In the U.S., there are more than 500 smokefree casinos and other gambling venues across 20 states, and in Puerto Rico, and the U.S. Virgin Islands, along with a growing number of sovereign Tribes that have voluntarily made some casinos smokefree.
The casino industry now has a range of examples of how to successfully transition to a smokefree indoor air policy. Recent project developments and proposals in places like Ohio, New York City, Maryland, and Massachusetts show how the gaming industry, with some thoughtful planning, is able to make smokefree indoor air a non-issue.
Tip 1: Plan for outdoor smoking areas off the gaming floor and at logical transition points. This helps make it easy for people to step outside to light up without harming staff and fellow players in the process. For example, consider building on outdoor smoking areas as part of new construction or during renovations. This will help smooth the transition to smokefree indoor air. Casinos want to be welcoming to everyone. The appropriate place to smoke is outdoors and in ways that don’t harm other people.
Tip 2: Support strong smokefree laws. Smokefree laws are in the best interest of casino operators because they help create regional parity and normalcy on the issue. Rather than having to deal with the perceived concerns of going smokefree on a company by company basis, a law helps cover area competitors quickly. The more that cities, states, and Tribes adopt strong smokefree indoor air laws, the more it creates a regional norm. In most smokefree gaming states, there is very little media coverage of the smokefree issue because it is normal, successful, and simply taken for granted.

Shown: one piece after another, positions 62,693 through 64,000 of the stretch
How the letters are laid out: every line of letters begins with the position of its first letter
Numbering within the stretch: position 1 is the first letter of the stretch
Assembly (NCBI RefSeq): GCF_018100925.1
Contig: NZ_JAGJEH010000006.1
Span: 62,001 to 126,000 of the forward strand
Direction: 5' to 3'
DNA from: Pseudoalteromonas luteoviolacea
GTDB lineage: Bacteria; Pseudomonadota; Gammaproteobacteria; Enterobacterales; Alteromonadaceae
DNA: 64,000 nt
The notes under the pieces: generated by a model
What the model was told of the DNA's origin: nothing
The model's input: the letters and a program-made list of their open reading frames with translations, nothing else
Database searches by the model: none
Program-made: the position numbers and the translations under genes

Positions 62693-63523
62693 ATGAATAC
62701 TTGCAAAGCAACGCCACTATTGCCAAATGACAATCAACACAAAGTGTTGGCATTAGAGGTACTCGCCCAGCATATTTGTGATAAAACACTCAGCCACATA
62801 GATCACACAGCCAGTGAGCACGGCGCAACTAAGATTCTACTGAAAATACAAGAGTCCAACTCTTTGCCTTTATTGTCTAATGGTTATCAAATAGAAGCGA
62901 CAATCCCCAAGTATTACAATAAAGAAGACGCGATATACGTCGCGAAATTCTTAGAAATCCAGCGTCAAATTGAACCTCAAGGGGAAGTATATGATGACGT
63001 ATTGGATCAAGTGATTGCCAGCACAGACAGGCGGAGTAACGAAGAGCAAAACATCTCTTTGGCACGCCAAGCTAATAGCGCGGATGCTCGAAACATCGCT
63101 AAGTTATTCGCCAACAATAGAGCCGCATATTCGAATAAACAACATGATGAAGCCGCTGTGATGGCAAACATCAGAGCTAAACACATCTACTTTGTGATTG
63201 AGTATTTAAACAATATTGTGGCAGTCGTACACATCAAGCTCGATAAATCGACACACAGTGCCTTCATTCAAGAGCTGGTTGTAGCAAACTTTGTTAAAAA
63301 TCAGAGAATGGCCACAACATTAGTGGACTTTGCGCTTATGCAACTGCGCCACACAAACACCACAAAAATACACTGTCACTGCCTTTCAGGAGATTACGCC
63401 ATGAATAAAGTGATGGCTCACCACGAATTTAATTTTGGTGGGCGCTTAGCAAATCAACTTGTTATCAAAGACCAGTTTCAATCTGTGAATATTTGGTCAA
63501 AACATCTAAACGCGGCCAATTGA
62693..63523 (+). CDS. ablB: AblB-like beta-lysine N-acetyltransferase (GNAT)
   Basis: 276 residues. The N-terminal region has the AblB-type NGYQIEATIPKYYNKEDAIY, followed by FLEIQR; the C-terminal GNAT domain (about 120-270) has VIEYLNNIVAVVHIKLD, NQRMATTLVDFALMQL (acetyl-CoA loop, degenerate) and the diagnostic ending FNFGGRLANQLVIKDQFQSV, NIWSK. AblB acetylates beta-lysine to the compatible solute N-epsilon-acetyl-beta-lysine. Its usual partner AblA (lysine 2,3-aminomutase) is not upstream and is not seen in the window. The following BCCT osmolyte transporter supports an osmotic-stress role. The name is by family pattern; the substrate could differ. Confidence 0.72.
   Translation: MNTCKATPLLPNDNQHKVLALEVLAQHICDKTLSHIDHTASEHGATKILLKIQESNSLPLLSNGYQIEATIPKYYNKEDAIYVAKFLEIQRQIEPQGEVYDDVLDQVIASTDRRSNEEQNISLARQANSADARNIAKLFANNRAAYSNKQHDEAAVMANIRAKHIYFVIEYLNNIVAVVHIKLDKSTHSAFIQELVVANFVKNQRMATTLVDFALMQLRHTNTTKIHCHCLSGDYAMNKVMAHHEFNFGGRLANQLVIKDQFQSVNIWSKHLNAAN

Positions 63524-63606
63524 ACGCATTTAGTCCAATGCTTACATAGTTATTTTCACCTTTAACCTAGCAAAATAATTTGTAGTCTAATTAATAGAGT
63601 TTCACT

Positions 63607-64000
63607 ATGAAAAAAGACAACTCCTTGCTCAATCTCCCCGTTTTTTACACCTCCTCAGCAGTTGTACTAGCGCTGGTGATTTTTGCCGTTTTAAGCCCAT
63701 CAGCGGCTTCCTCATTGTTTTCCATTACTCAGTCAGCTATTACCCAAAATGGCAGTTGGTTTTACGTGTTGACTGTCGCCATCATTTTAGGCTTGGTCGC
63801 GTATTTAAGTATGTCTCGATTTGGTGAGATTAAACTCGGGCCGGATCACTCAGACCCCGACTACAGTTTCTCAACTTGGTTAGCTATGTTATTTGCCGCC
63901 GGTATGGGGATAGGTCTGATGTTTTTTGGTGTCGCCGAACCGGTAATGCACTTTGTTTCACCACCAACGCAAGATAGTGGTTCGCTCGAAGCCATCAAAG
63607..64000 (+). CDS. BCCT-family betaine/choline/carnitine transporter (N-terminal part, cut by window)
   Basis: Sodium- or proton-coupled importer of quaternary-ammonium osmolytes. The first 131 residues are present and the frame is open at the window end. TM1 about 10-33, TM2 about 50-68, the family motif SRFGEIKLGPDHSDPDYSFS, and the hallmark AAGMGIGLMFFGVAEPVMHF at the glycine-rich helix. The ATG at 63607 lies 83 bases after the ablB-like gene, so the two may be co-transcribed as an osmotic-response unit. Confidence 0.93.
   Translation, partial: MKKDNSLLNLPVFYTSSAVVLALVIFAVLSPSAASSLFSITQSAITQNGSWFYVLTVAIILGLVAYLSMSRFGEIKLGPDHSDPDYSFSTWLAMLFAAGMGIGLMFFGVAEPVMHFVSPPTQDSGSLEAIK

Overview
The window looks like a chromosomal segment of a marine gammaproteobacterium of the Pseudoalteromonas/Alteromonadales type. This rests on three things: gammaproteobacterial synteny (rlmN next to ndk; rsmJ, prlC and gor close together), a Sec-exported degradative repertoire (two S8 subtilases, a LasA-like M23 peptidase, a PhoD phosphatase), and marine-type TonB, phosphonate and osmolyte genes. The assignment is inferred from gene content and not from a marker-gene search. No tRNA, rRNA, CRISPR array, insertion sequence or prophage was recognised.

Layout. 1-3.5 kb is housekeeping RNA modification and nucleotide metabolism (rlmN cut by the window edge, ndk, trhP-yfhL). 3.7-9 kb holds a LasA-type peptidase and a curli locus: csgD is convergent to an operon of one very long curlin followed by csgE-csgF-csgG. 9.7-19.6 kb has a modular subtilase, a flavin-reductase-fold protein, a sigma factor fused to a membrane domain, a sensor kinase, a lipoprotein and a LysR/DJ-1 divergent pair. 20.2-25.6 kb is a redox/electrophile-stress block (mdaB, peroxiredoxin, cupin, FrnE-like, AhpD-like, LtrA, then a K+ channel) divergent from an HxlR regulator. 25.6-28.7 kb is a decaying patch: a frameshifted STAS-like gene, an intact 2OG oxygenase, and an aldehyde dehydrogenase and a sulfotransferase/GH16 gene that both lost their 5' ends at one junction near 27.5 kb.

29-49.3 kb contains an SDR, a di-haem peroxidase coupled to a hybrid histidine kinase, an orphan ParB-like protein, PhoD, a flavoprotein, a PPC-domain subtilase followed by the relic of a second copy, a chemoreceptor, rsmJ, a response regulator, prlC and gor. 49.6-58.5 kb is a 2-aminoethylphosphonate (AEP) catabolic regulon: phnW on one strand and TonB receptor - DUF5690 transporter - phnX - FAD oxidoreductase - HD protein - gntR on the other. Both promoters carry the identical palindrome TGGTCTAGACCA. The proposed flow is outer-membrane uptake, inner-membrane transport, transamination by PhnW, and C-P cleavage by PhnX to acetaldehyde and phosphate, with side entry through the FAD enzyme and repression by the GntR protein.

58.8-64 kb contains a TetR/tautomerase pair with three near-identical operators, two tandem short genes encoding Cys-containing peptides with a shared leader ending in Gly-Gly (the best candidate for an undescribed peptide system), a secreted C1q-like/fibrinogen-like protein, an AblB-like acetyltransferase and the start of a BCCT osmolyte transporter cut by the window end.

Tip 3: Rethink old assumptions. Gaming revenue is down more than 42% in Atlantic City since 2006 –without a smokefree law to blame for it. Atlantic City casinos were smokefree for 30 days in 2006, but the law was quickly rescinded. In hindsight, it’s clear that gaming revenue has been in a 7 year decline for reasons not related to smoking. Also, Illinois casinos went smokefree in 2008, during the global financial crisis. Gaming revenue declined temporarily, but revenues also went down across the board for the gaming industry as a result of the economic crisis. By contrast, Resorts World NYC is smokefree indoors and is raking in more than $600 million/year…without table games yet. Keep in mind that the tobacco companies fought hard to keep smoking in gaming venues and creates many of the economic myths on the issue.
Tip 4: Conduct surveys of players club members to assess primary factors for number/length of visits and spend levels. All the surveys we’ve seen show, not surprisingly, that indoor smoking isn’t a primary factor compared to bigger issues like economic recovery, regional market saturation (fewer dollars going to more properties), weather, and the price of gas.
Tip 5: It is important to cover the entire airspace. While patrons must be 18, 19 or 21 years of age (depending on your state) to gamble, casinos are often a main entertainment destination for families, especially in a casino community. In educational presentations to civic, health, and community groups around your city, be sure to stress the importance of a smokefree casino environment that covers the entire airspace, not just sections.
Nate Forbes, co-owner of the Horseshoe Casino in Cleveland, Ohio, speaking at a media event in Cleveland City Council chambers about the casino’s smokefree experience.